Here is Standard & Poor's definition of the ratings it awards to organisations issuing bonds:
|AAA||Extremely strong capacity to meet its financial commitments. AAA is the highest issuer credit rating by Standard & Poor's.|
|AA||Very strong capacity to meet its financial commitments. It differs from the highest rated obligors only in small degrees.|
|A||Strong capacity to meet its financial commitments, but is somewhat more susceptible to the adverse effects of changes in circumstances and economic conditions than obligors in higher-rated categories.|
|BBB||Adequate capacity to meet its financial commitments. However, adverse economic conditions or changing circumstances are more likely to lead to a weakened capacity of the obligor to meet its financial commitments.|
|Below BBB||Bonds rated below BBB are known as 'non-investment grade', 'high yield' or, less charitably, as 'junk' bonds. These bonds are of a more speculative nature, and imply a certain degree of risk. In view of this, the incremental yield available on the instrument must be adequate to compensate the investor for this risk. Standard & Poor's gives the following definitions for non-investment grade debt.|
|BB||Less vulnerable in the near term than other lower-rated obligors. However, it faces major ongoing uncertainties and exposure to adverse business, financial, or economic conditions that could lead to the obligor's inadequate capacity to meet its financial commitments.|
|B||More vulnerable than the obligors rated BB, but the obligor currently has the capacity to meet its financial commitments. Adverse business, financial, or economic conditions will likely impair the obligor's capacity or willingness to meet its financial commitments.|
|CCC||Currently vulnerable, and is dependent upon favourable business, financial, and economic conditions to meet its financial commitments.|
|CC||Currently highly vulnerable.|
|C||May be used to cover a situation where a bankruptcy petition has been filed or similar action taken, but payments on this obligation are being continued. C ratings will also be assigned to a preferred stock issue in arrears on dividends or sinking fund payments, but that is currently paying.|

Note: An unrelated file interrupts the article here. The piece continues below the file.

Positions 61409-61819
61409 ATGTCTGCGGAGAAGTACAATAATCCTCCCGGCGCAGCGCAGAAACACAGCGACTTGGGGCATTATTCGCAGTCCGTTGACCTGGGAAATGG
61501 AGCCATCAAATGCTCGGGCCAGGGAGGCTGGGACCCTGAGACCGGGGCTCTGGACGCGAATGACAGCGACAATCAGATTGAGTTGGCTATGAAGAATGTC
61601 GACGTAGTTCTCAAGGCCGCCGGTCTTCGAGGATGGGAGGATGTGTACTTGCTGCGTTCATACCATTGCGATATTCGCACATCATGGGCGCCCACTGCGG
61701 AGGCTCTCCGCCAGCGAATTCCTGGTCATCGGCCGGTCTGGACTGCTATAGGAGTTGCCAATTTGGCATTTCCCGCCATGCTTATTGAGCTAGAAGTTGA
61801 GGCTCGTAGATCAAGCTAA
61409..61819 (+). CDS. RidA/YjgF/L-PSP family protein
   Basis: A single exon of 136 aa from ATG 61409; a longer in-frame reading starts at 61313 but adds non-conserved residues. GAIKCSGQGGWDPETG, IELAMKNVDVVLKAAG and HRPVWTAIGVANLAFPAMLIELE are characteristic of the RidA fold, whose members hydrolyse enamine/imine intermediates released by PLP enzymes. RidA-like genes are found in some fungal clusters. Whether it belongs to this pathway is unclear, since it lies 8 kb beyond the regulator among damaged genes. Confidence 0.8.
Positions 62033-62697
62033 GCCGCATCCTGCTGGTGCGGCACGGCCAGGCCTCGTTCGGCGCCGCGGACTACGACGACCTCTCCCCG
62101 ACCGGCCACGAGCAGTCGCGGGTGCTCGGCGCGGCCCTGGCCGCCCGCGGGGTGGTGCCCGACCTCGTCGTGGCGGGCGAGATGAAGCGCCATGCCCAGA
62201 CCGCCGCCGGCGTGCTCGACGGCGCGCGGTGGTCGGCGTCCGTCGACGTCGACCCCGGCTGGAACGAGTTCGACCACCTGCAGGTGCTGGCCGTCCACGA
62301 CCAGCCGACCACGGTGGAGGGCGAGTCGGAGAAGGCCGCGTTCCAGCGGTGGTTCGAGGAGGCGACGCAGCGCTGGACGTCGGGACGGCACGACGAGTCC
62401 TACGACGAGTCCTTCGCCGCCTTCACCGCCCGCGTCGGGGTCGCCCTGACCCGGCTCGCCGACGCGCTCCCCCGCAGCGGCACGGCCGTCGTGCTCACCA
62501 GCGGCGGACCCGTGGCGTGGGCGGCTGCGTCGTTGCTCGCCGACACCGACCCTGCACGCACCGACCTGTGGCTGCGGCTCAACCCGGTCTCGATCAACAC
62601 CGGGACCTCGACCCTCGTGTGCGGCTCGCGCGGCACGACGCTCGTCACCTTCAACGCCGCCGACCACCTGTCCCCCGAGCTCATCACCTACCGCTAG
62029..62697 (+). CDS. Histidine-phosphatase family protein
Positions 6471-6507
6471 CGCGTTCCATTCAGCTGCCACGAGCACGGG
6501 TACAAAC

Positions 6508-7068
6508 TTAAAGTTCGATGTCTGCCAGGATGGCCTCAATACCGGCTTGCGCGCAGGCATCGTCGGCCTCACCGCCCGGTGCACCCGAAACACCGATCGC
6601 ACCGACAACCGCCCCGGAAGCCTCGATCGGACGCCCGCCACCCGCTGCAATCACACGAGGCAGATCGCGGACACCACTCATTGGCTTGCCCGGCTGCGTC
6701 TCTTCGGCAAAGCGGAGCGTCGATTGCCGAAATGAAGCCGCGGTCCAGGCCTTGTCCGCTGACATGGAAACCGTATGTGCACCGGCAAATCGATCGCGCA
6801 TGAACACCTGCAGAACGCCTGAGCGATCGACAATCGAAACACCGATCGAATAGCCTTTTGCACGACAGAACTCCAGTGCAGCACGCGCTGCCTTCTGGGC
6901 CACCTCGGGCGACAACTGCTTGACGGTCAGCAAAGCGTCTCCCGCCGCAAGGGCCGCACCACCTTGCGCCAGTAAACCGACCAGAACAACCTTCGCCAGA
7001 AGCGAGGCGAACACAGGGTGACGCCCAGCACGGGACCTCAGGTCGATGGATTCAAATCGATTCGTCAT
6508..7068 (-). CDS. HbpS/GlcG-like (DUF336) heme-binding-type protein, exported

Plus (+) or minus (-) The ratings from AA to CCC may be modified by the addition of a plus or minus sign to show relative standing within the major rating categories.
Ratings AAA through to BBB are known as 'investment-grade debt'. As a rule of thumb, investors managing portfolios where the risk should be relatively low, and security of income and capital is more important, will restrict themselves to bonds rated AAA and AA, with perhaps a few single A investments. Consider also a bond's credit history. Has the rating improved or declined over time? Bonds subject to a potential re-rating will be on 'credit watch'.
Frequently asked questions
Investors will generally buy a bond for two reasons. The first is to lock-in a known future income stream. The second is to attempt to benefit from rising bond prices. But what would cause the value of a bond to rise?
As with all traded assets, it will be down to supply and demand. There are two main variables affecting the price of bonds, the first being interest rates and the second the perceived credit quality or risk of default for the bond. As interest rates fall, a bond paying a fixed rate of interest every year will become increasingly sought after by investors.
Conversely, rising interest rates, perhaps accompanied by inflation, will make the fixed income stream unattractive to investors and the market price will fall. This relationship between price and yield is the key to understanding the factors moving the fixed income markets.
Identifying your bond
Once you have determined which bond or bonds to buy, it is important to correctly identify it to prevent errors in dealing or other misunderstandings. Each issuer may have several bonds trading in the market at any given time.
Market convention describes bonds in the following notation: issuer, coupon, maturity. Thus, the BT bond illustrated below would be described as the "British Telecommunication eight and five eighths percent 26th March 2020".
|British Telecommunication PLC||8.625%||26 Mar 2020||6yrs 10mths||137.47||2.565%|
Simply select one of the terms below to read the definition:
Frequently Asked Questions
Here we seek to address some frequently asked questions about corporate bonds and gilts.
If you're unable to find what you're looking for, please do not hesitate to call our Investment Helpdesk on 0117 900 9000 or email us.